Knowing When to Lead and When to ‘Fall Back’

2 weeks ago I wrote about Leading as a Participant. You can’t always be the leader so it’s important to know how to still show off your leadership skills, be viewed and trusted as a leader, while you’re a participant. Keep that in mind as we move on here…

Rainbow generates leaders because there are so many opportunities for girls to lead. There’s a lot of work involved in your local assembly: service projects, memory work, floor work, committees, event-planning, learning all the traditions and rules, going through the line, becoming Worthy Advisor… and then maybe you’ll go on to be a Grand Officer and the work REALLY begins.

So many of us Rainbow Girls and adults take on too much. Maybe you’re great at your ritual work and you’re always the one called upon to fill in for your and other assemblies. Maybe you’re the floor work guru and you’re always helping at practice and mentoring other girls. There’s chronic volunteer syndrome, where you’re always the one at everything, from set-up to tear-down. Some of us have decision fatigue because you’re always the one making decisions and coming up with ideas.

Rainbow girls and adults learn to give unselfishly. It is part of the beauty of Rainbow, and one of the great traits Rainbow helps to foster. We’re all especially good at maintaining the lead in those things we do well, and for good reason. However, always being the one in the lead can burn you out and that won’t help the organization. Being the one to lead for too long can also deprive others of the opportunity to learn and contribute.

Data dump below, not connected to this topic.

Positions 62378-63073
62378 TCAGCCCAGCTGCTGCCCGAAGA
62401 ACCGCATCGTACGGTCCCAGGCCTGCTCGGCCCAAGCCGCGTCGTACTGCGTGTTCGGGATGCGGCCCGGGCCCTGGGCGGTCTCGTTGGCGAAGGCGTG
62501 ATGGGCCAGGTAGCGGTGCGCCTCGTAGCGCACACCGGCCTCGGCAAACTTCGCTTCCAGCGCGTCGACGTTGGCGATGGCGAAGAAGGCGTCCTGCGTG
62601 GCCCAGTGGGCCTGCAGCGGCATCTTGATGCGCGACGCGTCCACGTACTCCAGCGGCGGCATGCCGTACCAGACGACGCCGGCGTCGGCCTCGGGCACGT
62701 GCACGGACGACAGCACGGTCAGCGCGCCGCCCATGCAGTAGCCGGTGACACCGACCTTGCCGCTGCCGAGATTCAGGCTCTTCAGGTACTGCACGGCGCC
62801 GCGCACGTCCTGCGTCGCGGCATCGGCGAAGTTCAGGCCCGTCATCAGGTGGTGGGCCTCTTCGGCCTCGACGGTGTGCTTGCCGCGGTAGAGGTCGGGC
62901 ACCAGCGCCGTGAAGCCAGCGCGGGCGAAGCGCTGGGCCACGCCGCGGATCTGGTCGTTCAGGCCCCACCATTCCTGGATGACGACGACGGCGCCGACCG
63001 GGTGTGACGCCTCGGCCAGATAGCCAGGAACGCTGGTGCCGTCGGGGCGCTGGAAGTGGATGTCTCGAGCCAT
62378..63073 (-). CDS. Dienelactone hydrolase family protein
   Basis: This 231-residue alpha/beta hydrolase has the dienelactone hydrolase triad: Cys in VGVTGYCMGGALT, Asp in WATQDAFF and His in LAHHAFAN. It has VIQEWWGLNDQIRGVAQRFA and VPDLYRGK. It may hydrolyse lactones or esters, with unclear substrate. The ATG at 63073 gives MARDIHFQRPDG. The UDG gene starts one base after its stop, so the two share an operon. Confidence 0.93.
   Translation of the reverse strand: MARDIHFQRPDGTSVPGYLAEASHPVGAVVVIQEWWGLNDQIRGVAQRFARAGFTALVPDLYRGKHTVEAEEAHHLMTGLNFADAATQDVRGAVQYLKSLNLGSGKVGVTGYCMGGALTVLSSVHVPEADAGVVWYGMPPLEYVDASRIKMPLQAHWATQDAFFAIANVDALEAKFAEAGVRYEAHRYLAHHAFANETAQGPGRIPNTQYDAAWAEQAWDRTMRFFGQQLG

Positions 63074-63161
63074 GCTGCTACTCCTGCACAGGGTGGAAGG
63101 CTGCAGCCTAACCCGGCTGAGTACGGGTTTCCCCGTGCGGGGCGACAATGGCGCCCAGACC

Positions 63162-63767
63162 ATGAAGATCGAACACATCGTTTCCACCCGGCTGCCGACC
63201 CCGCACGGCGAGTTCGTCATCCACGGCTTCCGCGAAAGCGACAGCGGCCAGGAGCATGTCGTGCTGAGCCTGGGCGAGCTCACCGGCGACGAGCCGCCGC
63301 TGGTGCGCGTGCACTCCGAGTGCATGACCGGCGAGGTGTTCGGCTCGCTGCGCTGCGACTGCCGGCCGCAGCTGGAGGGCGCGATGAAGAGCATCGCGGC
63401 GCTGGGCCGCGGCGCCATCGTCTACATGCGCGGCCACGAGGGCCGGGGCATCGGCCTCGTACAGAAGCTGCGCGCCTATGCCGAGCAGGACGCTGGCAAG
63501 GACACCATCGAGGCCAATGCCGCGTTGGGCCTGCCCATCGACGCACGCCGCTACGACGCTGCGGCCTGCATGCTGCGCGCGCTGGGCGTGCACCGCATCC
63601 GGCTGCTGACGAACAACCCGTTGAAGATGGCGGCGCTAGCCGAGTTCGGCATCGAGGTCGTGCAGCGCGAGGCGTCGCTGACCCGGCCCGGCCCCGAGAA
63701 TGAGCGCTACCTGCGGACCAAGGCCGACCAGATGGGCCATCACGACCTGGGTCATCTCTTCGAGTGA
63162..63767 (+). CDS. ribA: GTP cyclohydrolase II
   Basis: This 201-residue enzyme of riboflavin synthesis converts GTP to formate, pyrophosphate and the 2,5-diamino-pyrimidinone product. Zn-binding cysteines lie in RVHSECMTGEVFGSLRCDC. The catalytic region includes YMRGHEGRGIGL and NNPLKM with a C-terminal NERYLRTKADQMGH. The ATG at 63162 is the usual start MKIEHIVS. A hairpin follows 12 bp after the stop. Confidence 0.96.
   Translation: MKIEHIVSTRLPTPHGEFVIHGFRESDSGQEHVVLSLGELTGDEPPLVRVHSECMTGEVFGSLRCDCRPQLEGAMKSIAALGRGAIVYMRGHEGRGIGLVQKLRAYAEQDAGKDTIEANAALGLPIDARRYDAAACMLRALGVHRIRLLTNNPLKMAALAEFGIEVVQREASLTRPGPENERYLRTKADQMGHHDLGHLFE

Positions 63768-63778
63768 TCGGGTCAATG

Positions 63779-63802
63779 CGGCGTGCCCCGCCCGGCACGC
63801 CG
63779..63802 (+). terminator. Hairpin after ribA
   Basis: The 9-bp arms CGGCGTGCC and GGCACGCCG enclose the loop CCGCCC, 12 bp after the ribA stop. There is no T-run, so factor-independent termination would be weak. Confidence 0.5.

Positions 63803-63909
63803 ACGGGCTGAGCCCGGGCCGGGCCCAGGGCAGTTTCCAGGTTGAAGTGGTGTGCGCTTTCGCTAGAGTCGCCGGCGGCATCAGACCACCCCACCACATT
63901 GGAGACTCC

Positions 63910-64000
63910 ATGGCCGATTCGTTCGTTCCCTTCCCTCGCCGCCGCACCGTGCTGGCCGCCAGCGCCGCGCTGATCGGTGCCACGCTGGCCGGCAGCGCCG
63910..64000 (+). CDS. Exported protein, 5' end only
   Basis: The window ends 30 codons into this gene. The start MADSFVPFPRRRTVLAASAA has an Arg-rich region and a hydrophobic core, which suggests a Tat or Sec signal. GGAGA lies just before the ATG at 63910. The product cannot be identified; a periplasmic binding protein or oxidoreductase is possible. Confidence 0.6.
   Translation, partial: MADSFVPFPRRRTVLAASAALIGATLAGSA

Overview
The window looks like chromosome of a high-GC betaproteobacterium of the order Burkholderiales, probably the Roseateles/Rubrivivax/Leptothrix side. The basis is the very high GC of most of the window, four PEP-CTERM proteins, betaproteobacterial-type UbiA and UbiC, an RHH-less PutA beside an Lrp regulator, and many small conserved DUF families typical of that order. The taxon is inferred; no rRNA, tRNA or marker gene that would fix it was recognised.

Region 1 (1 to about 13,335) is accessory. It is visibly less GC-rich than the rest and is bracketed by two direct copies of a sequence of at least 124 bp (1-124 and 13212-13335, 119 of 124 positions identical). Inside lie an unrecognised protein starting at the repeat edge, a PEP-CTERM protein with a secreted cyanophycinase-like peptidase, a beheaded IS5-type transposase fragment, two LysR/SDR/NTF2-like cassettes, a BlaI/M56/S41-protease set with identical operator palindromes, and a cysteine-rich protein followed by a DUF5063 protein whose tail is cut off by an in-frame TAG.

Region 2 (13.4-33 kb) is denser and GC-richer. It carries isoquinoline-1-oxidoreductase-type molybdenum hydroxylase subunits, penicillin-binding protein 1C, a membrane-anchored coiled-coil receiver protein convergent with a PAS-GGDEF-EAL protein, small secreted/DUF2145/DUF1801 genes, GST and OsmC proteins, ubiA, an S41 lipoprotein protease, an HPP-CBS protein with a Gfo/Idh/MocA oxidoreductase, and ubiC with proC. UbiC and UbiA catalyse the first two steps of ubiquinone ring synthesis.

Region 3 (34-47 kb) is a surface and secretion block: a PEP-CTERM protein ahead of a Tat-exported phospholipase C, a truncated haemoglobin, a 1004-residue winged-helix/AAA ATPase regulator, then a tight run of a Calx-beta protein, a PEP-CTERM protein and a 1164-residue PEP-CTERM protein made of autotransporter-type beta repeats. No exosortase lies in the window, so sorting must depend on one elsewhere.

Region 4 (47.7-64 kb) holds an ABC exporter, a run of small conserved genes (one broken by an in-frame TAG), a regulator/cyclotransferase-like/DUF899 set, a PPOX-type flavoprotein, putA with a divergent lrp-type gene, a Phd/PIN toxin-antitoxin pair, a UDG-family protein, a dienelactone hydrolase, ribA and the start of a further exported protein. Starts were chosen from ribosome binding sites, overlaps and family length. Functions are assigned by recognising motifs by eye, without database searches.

I read a great article about knowing when to lead and when to follow. The author conjured up the image of birds migrating in a V-formation. The birds have a very long way to travel and the bird at the front of the ‘V’ takes on the majority of the work for the rest of the flock, who soar comfortably in her “upwash”. So, does the same bird (or couple of birds) lead all the time? No way! It’s not possible. They wouldn’t make it to the destination. The birds are always on rotation, taking turns doing the difficult work of  V-leader.

In what ways are you the V-leader in Rainbow? Do you do this because others haven’t volunteered yet? Do you do this because you’re great at it, maybe having an edge over some people around you? Well, think about those birds… some are faster, stronger fliers than others. They still take turns to avoid exhaustion and injury! Even though another bird might not fly as fast, as high, or as strong as you, the whole flock will still benefit from taking turns the way the birds do. Even a small flock – a flock of only 2 has been observed taking turns in this way. So, when you’re feeling tired, just fall into place among the ‘V’ and enjoy the chance to be a fantastic participant and the fact that you’re letting another bird strengthen their own wings.



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